A recent disability discrimination case from the Sixth Circuit Court of Appeals is useful to Tennessee employees and employers in that it shines a light on some of the “variables” that can tip the scales of an employee’s Americans with Disabilities Act case in one direction or the other. In this case, since the employee had already been granted a long period of time off and was not certain of her recovery when she sought an extension of her leave, the appeals court relied on existing caselaw in ruling that the trial court correctly found the employer not in violation of the ADA when it denied the extension request and terminated the employee instead.
A recent ruling by the full 11th Circuit Court of Appeals reversed a decision that an appellate panel had made earlier this year and also provided some clarity on which types of age discrimination claims job applicants in Georgia are and are not allowed to bring under the Age Discrimination in Employment Act. The new opinion states that only employees, not employment candidates, can bring ADEA lawsuits in which they allege that the employer’s policies had a disproportionately harmful impact on older workers.
A Wal-Mart employee lost her attempt to bring an age discrimination case against her former employer after the company terminated her at age 62. The employee’s unsuccessful case is a reminder to employers and employees of the wide breadth of the “honest belief” rule, which says that, if an employer reasonably relied upon facts it had before it when it made its decision, it cannot be deemed to be using non-discriminatory reasons as mere pretexts for discrimination. The application of this rule to this employee’s case proved to be one integral piece in the failure of her age discrimination case at the Sixth Circuit Court of Appeals.
A nurse anesthetist, who was the recipient of two very unwelcome text messages from a co-worker encouraging her to have “wild sex” with her husband, lost her sexual harassment case against the co-worker and her employer. The Sixth Circuit Court of Appeals upheld the ruling against the nurse anesthetist because the acts of harassment she endured were either unrelated to her gender or too few to constitute the sort of severe and pervasive harassment required by Title VII.
A would-be call center employee lost an offer of employment because she refused to do away with her hairstyle of wearing dreadlocks. The employer, who rescinded the offer of employment based upon its policy against certain hairstyles, was not forced to face trial for this decision. Even if a particular hairstyle is closely associated with people of a particular race and tied to the unique texture of their hair, a hairstyle cannot constitute an “immutable characteristic” as required under Title VII law, and that, according to the 11th Circuit Court of Appeals, doomed the Equal Employment Opportunity Commission’s case against this employer.
A decision from a federal court in Atlanta this summer became the latest in a group to reject a recently created regulation by the U.S. Department of Labor declaring tips to be the property of employees in all circumstances, regardless of whether the tips were needed to raise the employee’s pay to a level that satisfied the minimum wage. The court decided that the plain language of the Fair Labor Standards Act is clear that employers are only required to hand over tip money when they pay a base wage below the applicable minimum wage.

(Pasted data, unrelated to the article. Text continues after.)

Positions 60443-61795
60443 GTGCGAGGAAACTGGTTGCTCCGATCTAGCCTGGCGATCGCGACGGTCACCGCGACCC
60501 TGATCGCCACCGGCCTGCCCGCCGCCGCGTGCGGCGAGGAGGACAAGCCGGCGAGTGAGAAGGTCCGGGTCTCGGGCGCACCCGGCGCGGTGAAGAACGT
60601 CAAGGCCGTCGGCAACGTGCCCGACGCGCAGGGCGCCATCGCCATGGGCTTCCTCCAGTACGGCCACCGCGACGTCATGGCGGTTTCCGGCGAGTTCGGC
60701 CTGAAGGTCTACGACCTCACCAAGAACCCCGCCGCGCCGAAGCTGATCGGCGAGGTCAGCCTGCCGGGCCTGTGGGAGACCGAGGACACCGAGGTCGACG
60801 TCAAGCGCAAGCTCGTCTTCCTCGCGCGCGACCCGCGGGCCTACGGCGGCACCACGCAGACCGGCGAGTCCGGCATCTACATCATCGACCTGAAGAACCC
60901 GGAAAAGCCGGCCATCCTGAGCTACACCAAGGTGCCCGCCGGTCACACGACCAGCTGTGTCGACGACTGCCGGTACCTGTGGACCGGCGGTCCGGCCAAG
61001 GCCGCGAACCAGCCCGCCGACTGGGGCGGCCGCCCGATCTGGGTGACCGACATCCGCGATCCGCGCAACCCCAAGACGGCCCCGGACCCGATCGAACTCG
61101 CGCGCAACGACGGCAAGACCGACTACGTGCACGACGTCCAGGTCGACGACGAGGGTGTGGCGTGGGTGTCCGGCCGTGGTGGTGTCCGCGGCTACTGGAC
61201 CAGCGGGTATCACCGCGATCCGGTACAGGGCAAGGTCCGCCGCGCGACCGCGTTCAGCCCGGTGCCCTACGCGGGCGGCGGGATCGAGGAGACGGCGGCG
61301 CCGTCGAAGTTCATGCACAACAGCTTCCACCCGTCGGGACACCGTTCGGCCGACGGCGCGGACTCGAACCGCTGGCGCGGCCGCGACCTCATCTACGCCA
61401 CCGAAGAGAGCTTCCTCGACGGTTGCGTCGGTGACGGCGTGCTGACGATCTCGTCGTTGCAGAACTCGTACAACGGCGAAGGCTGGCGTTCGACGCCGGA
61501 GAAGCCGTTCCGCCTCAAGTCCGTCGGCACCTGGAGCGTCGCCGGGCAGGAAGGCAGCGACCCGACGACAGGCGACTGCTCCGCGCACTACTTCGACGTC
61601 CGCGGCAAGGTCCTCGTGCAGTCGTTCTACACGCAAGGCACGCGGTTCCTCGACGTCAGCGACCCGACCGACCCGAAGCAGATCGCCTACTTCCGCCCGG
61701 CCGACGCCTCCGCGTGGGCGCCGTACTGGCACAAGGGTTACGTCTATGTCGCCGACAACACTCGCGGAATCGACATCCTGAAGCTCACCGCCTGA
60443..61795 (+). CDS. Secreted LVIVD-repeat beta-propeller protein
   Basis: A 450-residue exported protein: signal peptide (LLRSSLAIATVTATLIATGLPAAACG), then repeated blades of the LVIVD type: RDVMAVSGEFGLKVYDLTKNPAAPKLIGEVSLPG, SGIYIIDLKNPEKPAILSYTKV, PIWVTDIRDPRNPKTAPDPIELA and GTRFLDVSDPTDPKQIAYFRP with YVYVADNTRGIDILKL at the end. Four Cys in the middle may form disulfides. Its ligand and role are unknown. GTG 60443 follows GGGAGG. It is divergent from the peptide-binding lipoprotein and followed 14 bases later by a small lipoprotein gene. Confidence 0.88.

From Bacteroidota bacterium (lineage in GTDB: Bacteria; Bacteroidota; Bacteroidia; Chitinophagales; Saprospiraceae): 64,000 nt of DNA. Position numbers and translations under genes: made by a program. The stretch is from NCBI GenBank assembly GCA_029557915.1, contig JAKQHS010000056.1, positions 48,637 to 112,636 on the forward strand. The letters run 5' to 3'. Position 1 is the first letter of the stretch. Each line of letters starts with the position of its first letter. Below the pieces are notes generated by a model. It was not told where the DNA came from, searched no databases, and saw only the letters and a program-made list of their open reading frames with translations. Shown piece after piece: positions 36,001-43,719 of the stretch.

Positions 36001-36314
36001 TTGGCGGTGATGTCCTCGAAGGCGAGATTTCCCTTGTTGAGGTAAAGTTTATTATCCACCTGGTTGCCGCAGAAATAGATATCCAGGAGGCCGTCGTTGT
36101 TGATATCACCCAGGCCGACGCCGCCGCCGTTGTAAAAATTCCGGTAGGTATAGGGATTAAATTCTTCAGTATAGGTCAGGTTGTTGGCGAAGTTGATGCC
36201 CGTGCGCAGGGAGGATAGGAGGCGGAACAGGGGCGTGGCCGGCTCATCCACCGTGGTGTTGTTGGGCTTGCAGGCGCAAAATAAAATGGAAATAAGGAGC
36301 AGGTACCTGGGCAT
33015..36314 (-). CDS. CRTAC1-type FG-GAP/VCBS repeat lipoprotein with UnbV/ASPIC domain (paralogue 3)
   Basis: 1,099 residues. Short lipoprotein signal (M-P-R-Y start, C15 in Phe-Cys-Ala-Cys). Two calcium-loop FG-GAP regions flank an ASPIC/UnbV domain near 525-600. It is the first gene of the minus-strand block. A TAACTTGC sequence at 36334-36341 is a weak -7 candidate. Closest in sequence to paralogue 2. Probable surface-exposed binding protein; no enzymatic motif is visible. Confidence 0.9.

A recent case pitting a Tennessee bank teller against her former employer resulted in a judgment in favor of the bank and a Sixth Circuit Court of Appeals decision upholding the lower court’s ruling. The bank teller’s lupus required her to miss long stretches of work, and these prolonged absences allowed the bank to terminate her employment without violating either the Family and Medical Leave Act or the Americans with Disabilities Act, since the job that the woman had at the bank required regular attendance.
A Detroit-area funeral home recently won a Title VII discrimination case brought by a former employee whom the funeral home fired after the employee announced her intention to transition from male to female. The federal District Court in the case decided that the employer could not be held liable for illegal discrimination because its actions were protected by the Religious Freedom Restoration Act (RFRA). The ruling, issued by a Michigan federal court, is not binding on Tennessee employers, but the case is highly instructive for employers and employees in this state, and it may become meaningful in the future if it reaches the Sixth Circuit Court of Appeals.
An important new ruling from the 11th Circuit Court of Appeals highlights when employees can, and cannot, offer arguments in federal employment cases even after administrative bodies have already ruled against that same argument. In this recent case, the court allowed an employee to pursue a Family and Medical Leave Act retaliation case because, even though a state unemployment compensation appeals hearing officer had previously ruled that the employer fired the employee based upon dishonesty, rather than her use of FMLA leave, the hearing officer didn’t rely on competent evidence in making that conclusion. While this case originated in Alabama, the 11th Circuit’s ruling in the matter can affect employers and employees in Georgia.
Recent court cases have addressed a steadily wider array of workers — from exotic dancers to NFL cheerleaders to home health workers to, most recently, a hip-hop music producer’s bodyguard — and whether those workers’ employment situations qualify them for the minimum wage and overtime protection of the Fair Labor Standards Act. The 11th Circuit Court of Appeals’ recent ruling in the bodyguard’s case upheld a lower court ruling in his favor, concluding that the guard’s employment situation clearly met the FLSA’s “economic dependence” standard for qualifying as an employee under the statute.